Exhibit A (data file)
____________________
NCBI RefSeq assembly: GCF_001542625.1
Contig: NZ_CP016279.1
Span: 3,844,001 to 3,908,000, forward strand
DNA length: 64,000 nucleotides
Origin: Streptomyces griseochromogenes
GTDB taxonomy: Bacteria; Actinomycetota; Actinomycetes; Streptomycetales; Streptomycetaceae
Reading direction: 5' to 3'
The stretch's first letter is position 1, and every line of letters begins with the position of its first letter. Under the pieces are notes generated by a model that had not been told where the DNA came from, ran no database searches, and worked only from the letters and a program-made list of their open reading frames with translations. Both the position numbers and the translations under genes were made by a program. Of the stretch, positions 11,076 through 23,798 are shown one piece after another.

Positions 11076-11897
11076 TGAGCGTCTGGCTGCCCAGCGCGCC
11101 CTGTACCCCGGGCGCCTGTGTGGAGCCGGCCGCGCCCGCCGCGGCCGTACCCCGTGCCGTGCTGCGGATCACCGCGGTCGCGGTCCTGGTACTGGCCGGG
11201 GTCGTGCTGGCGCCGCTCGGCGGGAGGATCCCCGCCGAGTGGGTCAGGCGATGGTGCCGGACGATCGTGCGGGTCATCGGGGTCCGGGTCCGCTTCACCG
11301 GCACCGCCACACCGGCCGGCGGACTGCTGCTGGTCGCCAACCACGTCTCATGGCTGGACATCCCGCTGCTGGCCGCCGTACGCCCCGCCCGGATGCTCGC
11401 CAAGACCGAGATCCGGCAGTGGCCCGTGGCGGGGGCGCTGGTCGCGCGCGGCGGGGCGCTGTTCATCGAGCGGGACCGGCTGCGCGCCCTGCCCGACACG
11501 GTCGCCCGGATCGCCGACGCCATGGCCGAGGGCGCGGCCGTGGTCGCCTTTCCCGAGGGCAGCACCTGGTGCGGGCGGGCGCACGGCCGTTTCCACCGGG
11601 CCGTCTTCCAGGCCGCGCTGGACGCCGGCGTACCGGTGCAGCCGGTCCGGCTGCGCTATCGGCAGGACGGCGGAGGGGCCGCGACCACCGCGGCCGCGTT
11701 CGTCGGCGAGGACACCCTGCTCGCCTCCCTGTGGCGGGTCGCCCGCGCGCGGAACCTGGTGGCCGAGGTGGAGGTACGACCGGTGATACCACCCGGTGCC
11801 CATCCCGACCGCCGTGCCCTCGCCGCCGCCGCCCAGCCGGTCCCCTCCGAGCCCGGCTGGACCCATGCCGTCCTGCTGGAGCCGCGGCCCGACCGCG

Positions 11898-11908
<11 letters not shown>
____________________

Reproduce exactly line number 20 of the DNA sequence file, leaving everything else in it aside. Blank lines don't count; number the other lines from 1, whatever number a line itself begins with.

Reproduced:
<11 letters not shown>